Within the validation cohort, model 1 demonstrated a positive predictive value (PPV) of 0.29 and a negative predictive value (NPV) of 1.0 for prediction of Sig PCa and model 2 a PPV of 0.33, and a NPV of 0.95 (Table 2), meaning that with model 1, 33% of biopsies would be avoided without losing any cases of Sig PCa. With model 2, 48% of biopsies would be avoided at the cost of losing 10.3% cases of Sig PCa.

Table 2 Performance of the TAV models in the validation cohort.

Retrospective validation

A validation set with 83 samples was generated from a retrospective cohort. The models 1 and 2 were applied for performance assessment on the retrospective validation cohort. The AUC was 0.77 and 0.78, respectively (data not shown).

Within the retrospective validation, model 1 demonstrated a PPV of 0.24 (95% CI: 0.12–0.38) and the NPV of 0.98 (95% CI: 0.87–1.0) and model 2 showed a PPV of 0.29 (95% CI: 0.15–0.45) and a NPV of 0.98 (95% CI: 0.93–1.0) to predict Sig PCa (Supplementary Table 4). According to this validation, 39% of the cohort would have been avoided undergoing biopsies at a cost of missing 7.6% of cases with Sig PCa.


Here we have described the use of TAV in the generation of predictive models of Sig PCa which could help during early diagnosis to reduce the number of unnecessary biopsies. We showed that TAV-based models have better performance (AUC > 76%) than the PCPT-RC (AUC 69.36%) for predicting Sig PCa in low-risk PCa patients undergoing their first biopsy. By using TAV-based models, 33 to 48% of the biopsies could have been avoided, at a cost of not detecting 0–10% of Sig PCa. Our preliminary results suggest that TAV-based models could improve the predictive power of the current initial diagnostic pathways.

Most patients undergoing PSA screening are referred for a biopsy when the levels are ≥3 ng/mL [26]. This pathway, associated with false-positive results, leads to more than 2 million biopsies performed each year in the US and Europe, a no-painless technique which leads to complications [3, 4, 24, 27]. It would be highly desirable to develop new clinical tools for the assessment of PCa risk. Likewise, both overdiagnosis and, most importantly, over-treatment of clinically indolent or non-significant PCa can result in an increase in anxiety, social and functional problems, as well as an increase in morbidity and alterations in the quality of life.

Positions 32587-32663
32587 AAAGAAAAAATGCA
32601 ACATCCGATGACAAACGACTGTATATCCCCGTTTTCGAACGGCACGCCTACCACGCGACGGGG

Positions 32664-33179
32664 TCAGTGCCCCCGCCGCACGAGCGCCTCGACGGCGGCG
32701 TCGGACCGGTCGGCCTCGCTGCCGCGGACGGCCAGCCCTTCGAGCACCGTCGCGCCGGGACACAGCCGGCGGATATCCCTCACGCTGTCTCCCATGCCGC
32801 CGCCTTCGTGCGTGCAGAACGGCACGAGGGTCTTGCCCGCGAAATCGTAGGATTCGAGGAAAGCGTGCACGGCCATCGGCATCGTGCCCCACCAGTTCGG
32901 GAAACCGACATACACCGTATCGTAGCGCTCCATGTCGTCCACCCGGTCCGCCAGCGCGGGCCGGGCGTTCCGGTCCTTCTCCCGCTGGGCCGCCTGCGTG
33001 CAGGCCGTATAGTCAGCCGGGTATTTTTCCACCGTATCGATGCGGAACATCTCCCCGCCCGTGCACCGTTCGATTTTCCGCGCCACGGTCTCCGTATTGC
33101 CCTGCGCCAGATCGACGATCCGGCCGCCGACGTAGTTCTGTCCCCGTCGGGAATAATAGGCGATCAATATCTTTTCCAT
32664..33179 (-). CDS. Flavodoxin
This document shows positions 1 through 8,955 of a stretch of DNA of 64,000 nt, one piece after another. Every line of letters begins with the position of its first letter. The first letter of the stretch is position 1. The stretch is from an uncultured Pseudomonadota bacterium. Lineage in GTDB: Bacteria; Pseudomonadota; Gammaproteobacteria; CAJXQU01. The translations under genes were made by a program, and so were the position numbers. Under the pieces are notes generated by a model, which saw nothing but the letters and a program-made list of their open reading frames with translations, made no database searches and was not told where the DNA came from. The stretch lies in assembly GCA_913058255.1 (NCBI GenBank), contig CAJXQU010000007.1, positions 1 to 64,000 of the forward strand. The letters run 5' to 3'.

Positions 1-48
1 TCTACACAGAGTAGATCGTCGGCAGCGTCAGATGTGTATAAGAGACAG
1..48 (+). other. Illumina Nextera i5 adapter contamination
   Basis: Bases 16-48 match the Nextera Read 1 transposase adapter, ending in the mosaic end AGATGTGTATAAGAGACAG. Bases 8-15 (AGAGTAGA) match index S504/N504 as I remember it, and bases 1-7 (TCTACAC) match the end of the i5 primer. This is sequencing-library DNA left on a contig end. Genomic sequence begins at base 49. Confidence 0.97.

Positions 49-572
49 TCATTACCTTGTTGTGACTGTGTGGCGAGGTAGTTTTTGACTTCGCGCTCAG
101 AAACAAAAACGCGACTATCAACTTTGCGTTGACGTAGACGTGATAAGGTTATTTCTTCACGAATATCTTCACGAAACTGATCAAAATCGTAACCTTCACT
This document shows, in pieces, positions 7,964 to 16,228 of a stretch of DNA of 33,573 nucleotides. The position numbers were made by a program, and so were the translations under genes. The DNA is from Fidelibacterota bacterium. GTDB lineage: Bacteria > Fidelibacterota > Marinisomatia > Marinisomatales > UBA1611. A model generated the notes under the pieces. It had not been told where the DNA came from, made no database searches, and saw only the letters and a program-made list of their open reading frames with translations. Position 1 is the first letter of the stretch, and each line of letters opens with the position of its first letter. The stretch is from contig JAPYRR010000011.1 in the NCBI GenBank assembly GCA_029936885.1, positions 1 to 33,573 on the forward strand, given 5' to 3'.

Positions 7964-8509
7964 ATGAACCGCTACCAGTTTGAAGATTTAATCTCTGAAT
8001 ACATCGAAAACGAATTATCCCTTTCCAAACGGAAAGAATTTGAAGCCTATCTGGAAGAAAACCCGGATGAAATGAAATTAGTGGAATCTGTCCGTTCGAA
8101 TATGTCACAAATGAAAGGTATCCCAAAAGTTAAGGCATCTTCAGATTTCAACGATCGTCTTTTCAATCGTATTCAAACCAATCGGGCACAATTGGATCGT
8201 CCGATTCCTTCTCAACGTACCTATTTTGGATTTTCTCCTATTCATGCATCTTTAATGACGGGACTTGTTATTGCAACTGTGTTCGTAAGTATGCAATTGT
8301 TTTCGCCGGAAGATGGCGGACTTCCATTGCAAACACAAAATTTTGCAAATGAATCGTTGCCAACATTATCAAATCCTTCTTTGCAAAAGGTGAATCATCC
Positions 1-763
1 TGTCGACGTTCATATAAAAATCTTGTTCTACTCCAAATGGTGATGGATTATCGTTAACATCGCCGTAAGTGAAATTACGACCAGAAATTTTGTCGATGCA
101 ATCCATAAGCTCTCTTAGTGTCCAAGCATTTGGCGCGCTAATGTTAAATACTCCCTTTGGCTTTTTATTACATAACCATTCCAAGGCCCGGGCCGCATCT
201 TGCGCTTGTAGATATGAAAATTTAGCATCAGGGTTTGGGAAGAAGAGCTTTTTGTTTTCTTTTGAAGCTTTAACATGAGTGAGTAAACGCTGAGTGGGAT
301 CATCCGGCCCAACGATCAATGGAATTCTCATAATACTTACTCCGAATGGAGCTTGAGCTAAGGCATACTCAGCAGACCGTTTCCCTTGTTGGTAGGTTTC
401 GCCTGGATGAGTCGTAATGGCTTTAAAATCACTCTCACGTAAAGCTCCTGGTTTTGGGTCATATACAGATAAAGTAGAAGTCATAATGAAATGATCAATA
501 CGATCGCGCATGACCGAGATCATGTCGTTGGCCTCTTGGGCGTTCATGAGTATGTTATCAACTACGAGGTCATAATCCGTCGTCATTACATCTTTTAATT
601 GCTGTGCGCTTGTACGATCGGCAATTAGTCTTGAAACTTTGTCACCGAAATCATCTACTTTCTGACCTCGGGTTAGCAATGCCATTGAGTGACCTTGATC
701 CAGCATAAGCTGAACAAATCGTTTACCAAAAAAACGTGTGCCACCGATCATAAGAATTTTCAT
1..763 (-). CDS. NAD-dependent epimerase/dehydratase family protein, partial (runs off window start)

Several types of molecular markers that could be useful for risk evaluation, diagnosis, and prognosis of PCa have been identified [28, 29]. Most of these tests, derived from serum and urine, are based on PSA-related measurements, determination of particular mRNAs levels and/or proteins or exosomal biomarkers. None of them have been truly implemented so far in standard clinical practice. This is probably due to various reasons including relatively low sensitivity [30] or the need of performing rectal stimulation before urine sample collection [29, 31], which it is a nuisance for the patient. Another concern is the high price of some of these tests.

Telomere shortening is associated with increased all-cause mortality risk in the general population [32]. In the case of PCa, a recent meta-analysis of the available evidence showed that PCa was negatively associated with short telomeres in PBMC (OR, 0.81; 95% CI: 0.73–0.91) [33]. Earlier studies have shown that short TL in PBMC were indicative of decreased PCa risk, but the results were not statistically significant [8, 13, 14]. Conversely, a case-control study found that longer TL in PBMCs was modestly associated with higher risk of PCa [15]. Additionally, recent studies have suggested that TL was also associated with worse PCa-related prognosis. A long-term study found that patients with longer PBMC telomeres have higher overall mortality in patients with PCa [16]. A second study showed that patients with long TL had a significantly worse PCa-specific and metastasis-free survival compared to patients with short TL [17]. Although the evidence so far is inconclusive, it is possible that current views are limited by the sensitivity of the techniques used, including the fact that conclusions are based on single telomere measurements (i.e., average TL in the sample).